Although the European and global public is currently focused on the Russian invasion of Ukraine, majority of political parties in the Republic of Albania are focused on the partial local elections scheduled to take place on 6 March 2022.
In Albania, local elections were held on 30 June 2019. The opposition boycotted the local elections. As a result, after the local elections candidates of Edi Rama’s Socialist Party (SP) occupied all the positions at the local government level. The councilors elected at the illegal local elections, which were not announced by the President of the Republic of Albania Ilir Meta, in the entire state did not include representatives of the opposition. The Democratic Party (PD) boycotted the elections without well-founded reasons, although it would have been logical that it had participated in the elections and then offered justifiable reasons to boycott the work of municipal councils.
Regular parliamentary elections were organized in Albania on 25 April 2021. There were irregularities in many aspects of the elections, just like in the case of the 2017 parliamentary elections. Both times the Socialist Party came to power after the elections. Some officials concealed their criminal background and hid data on convictions in other countries. In fact, the Special Anti-Corruption Structure (SPAK) had initiated procedures against certain members of the Socialist Party.
Failed constitutional charges against national president Ilir Meta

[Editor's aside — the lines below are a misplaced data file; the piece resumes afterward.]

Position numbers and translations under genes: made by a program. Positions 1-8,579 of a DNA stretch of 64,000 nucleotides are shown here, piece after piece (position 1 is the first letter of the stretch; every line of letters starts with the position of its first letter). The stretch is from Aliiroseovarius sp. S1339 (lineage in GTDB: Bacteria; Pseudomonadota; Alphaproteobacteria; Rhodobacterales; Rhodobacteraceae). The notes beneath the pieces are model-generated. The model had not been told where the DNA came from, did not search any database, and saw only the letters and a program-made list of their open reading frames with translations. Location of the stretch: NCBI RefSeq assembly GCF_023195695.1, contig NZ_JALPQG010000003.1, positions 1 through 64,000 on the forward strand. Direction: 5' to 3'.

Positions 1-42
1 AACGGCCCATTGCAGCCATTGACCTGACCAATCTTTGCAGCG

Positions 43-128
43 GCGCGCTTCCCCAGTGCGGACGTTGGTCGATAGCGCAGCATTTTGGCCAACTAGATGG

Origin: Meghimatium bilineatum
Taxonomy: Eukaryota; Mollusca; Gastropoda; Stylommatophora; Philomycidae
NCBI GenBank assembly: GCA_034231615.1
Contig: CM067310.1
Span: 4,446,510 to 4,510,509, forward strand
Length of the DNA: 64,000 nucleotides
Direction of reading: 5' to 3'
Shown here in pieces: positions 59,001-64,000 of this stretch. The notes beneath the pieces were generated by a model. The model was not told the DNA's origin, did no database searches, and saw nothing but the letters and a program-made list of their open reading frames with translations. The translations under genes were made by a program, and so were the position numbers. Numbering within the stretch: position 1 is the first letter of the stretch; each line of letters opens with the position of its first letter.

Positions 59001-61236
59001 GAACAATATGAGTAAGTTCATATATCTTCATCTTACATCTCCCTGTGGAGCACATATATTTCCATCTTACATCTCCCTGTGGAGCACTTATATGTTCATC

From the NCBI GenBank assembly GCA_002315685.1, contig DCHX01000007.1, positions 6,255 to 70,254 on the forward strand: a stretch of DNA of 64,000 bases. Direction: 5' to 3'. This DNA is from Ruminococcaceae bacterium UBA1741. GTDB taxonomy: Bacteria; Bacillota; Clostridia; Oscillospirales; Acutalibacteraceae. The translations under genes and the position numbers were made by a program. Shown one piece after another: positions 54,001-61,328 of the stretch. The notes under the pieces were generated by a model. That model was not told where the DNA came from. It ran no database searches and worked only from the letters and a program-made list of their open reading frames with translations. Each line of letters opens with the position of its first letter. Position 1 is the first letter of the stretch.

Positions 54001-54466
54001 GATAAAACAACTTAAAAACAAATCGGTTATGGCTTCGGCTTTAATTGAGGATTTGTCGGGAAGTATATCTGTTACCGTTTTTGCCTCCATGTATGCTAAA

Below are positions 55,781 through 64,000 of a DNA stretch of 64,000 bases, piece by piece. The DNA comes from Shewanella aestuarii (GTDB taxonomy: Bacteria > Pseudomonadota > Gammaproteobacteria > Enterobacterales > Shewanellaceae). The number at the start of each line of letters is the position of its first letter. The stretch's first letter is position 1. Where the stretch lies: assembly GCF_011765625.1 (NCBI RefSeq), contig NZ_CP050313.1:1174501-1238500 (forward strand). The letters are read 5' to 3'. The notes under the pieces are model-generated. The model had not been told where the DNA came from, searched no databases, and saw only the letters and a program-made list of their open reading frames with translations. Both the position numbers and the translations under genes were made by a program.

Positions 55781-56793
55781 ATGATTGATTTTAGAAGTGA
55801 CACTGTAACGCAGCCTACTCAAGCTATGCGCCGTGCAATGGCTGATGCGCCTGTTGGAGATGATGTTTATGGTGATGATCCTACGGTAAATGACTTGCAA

The Albanian Parliament brought legally unfounded constitutional charges against the President of the Republic of Albania Ilir Meta, for allegedly interfering in the election campaign and thus directly violating the Constitution of the Republic of Albania. The Parliament that adopted the decision on impeachment of the President in June 2021 was incomplete. As a result of the boycott by the opposition parties from two years ago, it lacked almost 20 representatives. The rump parliament had not just controversial constitutionality but also disputable legitimacy as some of the representatives (104), who comprised the quorum of the qualified majority, were not directly elected by the voters. In fact, they acted as the marionettes of the Socialist Party. Hence, in 2017 the voters did not trust Edi Rama and the Socialist Party with a sufficient number of mandates for impeachment of the head of the state. In addition to these moral aspects, there are also various legal lacunas. The law expressly stipulates that parliamentary investigating commission cannot make decisions and conclusions in the last four months prior to the dissolution of the parliament. However, the respective commission did not adhere to these provisions when it put on vote its conclusions regarding the termination of the mandate of the head of the state of Albania. With its action, it deprived Ilir Meta of the legitimate right to a hearing before the commission. A testimony of that are the facts that recently emerged about the scandalous forging of dates of submission of documents with the relevant office of the Parliament.